4 Effect of errors on flowrate calculations..............................................................................................................3

5 Effects of deviations in construction.....................................................................................................................3

6 Effects of pipeline near the meter ..........................................................................................................................6

7 Effects of pipe layout ............................................................................................................................................13

8 Operational deviations ..........................................................................................................................................17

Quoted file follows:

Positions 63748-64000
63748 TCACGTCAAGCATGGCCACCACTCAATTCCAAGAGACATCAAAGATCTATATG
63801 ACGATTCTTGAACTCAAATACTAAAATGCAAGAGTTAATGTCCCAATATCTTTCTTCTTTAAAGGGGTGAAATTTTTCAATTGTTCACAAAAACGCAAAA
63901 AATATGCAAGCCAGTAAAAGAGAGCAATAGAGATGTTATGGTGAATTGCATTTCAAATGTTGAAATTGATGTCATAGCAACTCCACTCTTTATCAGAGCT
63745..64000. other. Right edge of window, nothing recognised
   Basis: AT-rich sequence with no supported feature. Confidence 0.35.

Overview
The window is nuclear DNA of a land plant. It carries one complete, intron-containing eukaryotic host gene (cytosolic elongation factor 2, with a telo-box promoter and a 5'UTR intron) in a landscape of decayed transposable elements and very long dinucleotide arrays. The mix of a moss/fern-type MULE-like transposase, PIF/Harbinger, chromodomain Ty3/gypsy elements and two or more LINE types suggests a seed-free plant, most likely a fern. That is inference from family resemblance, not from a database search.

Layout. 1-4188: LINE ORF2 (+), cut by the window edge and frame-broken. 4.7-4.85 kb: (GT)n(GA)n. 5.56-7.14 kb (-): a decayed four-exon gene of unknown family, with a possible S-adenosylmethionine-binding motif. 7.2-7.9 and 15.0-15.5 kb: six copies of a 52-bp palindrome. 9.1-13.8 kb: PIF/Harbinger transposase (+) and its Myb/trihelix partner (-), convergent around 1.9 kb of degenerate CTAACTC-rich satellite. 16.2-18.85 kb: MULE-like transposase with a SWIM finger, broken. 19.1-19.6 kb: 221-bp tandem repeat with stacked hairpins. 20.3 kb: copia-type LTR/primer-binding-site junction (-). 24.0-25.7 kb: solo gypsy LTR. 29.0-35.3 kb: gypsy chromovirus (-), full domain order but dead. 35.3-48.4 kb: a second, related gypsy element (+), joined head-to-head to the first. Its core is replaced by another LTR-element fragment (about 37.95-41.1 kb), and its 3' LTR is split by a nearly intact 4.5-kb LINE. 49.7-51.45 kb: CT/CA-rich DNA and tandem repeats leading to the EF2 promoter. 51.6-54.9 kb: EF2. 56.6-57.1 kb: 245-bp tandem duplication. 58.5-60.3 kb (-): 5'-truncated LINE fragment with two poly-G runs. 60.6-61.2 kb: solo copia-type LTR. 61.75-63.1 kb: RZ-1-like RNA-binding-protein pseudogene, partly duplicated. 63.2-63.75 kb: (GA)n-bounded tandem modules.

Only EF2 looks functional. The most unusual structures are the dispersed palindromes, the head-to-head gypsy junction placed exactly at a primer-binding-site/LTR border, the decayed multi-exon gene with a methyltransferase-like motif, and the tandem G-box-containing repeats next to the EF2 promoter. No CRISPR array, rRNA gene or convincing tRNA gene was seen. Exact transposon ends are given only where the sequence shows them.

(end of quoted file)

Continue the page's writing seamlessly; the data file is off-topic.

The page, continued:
9 Pipe roughness......................................................................................................................................................24

Annex A Bibliography ............................................................................................................................................29

© ISO 1998

All rights reserved. Unless otherwise specified, no part of this publication may be reproduced or utilized in any form or by any means, electronic

or mechanical, including photocopying and microfilm, without permission in writing from the publisher.

International Organization for Standardization
Case postale 56 • CH-1211 Genève 20 • Switzerland
Internet iso@iso.ch
Printed in Switzerland
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© ISO
ISO/TR 12767:1998(E)
Foreword

ISO (the International Organization for Standardization) is a worldwide federation of national standards bodies (ISO